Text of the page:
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COVID-19

High COVID-19 Hospitalizations Trigger Stricter Business Restrictions In Central Texas

HomeSlice.jpg
Michael Minasi
/
KUT
Customers line up to order at Home Slice Pizza on South Congress in May.

Central Texas businesses will be required to limit their occupancy to 50% after COVID-19 hospitalizations reached a critical threshold Sunday. Elective surgeries must be put on hold, and bars that some counties had allowed to open must close.

Bars that have been reclassified as restaurants are among those businesses that must reduce capacity.

Gov. Greg Abbott issued executive orders in the fall allowing businesses to operate at 75% capacity, but triggering stricter restrictions in regions with high COVID-19 hospitalizations.

Texas counties are divided up into 22 regions called trauma service areas. When COVID-19 hospitalizations make up more than 15% of total hospital capacity in a TSA for seven days straight, the new restrictions go into effect: Businesses operating at 75% capacity must revert to 50% capacity; bars must stop offering on-site service; and hospitals must pause elective surgeries.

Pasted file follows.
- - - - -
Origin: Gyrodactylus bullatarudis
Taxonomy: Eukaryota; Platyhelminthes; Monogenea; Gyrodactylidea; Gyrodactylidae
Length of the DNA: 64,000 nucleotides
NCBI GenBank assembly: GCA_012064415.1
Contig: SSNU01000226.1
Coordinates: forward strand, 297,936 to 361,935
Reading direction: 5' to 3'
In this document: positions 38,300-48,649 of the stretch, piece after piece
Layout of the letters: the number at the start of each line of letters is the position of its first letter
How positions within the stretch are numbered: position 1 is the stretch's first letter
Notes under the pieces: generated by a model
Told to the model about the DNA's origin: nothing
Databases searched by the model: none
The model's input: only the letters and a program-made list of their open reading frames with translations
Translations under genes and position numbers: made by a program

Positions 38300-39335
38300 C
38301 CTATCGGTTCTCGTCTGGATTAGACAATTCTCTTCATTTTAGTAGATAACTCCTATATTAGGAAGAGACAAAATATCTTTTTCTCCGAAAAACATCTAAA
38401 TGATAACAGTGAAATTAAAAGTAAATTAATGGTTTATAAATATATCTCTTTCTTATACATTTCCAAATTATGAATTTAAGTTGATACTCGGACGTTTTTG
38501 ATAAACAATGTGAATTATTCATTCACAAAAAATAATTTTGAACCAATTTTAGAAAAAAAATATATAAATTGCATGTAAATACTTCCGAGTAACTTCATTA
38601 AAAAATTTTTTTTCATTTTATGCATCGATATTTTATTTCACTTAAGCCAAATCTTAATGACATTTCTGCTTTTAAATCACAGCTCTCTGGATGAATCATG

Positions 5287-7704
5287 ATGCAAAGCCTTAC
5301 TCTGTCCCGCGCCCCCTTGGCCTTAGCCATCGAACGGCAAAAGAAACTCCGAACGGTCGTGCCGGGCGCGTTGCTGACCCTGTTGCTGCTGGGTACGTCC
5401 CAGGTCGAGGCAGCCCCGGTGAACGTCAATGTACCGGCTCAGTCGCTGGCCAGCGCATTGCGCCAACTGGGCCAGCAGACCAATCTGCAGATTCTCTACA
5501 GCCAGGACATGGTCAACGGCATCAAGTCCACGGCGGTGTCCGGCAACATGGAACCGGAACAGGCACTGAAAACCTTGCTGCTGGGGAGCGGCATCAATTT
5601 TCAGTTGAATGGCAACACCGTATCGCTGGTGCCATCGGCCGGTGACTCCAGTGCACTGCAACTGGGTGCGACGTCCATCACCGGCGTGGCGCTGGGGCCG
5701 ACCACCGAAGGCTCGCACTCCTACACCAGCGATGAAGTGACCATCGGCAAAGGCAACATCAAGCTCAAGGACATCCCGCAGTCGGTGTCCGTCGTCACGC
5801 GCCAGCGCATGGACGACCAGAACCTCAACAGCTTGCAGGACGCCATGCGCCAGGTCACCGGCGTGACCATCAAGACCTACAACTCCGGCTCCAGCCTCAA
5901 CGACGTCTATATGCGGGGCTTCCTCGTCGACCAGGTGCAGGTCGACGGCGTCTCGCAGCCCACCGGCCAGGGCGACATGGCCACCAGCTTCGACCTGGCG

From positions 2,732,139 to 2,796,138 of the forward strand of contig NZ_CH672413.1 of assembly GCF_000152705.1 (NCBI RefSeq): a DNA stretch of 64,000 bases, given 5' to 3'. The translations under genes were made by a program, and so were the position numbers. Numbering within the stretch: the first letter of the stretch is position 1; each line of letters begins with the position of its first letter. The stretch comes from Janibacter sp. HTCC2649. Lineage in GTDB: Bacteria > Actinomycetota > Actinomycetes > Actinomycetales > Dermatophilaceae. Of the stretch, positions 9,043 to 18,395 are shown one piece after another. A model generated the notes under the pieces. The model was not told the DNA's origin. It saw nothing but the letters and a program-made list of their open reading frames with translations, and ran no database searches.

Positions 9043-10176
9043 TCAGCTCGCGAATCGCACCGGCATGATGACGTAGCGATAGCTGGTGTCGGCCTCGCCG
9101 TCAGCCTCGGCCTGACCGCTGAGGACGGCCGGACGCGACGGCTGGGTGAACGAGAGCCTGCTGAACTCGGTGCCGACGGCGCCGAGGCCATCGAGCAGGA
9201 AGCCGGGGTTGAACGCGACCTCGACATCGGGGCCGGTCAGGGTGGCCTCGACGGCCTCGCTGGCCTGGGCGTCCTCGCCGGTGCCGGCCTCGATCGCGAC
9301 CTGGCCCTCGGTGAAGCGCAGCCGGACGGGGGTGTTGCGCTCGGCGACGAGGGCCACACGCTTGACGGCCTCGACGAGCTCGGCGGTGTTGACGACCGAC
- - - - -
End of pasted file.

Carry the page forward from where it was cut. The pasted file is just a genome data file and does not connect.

Trauma Service Area O, which includes Travis County and much of Central Texas, has met that 15% threshold for seven consecutive days.

The Texas Department of State Health Services sent a letter to Travis County Judge Andy Brown on Sunday confirming the new restrictions must go into effect.

COVID-19 Hospitalizations

Trauma Service Area O includes the following counties:

  • Bastrop
  • Blanco
  • Burnet
  • Caldwell
  • Fayette
  • Hays
  • Lee
  • Llano
  • San Saba
  • Travis
  • Williamson

In a newsletter sent out Sunday, Austin Mayor Steve Adler warned of increasing COVID-19 hospitalizations in the Austin area and asked residents to stay at home as often as possible.

"Austin Public Health is recommending businesses allow employees to work from home and for restaurants and retail to transition to take away, delivery, or drive-through services only," Adler wrote.

Austin and Travis County have begun preparing the alternate care site set up at the city's convention center to help open up beds at local hospitals. The site was created during the first COVID surge in the summer, but has not yet taken any patients.

The site will be able to take in patients as soon as staffing is in place, officials said Saturday. Jason Pickett, the alternate health authority for Austin-Travis County, said officials believe it is inevitable that Central Texas' health care system will "soon be overwhelmed."

“When we exceed capacity, we will do so not only for COVID patients, but for all individuals needing hospital care in this community," Pickett said in a press release. "We need this community to take substantial steps now to avoid a catastrophic surge.”

Under the governor's order, occupancy limits don’t apply to religious services, government operations, child care facilities, recreational sports, schools or drive-in venues.

Abbott's order allows individual counties within a TSA that have low COVID-19 cases can apply for approval to let bars stay open and businesses operate at 75% capacity.

This story has been updated.

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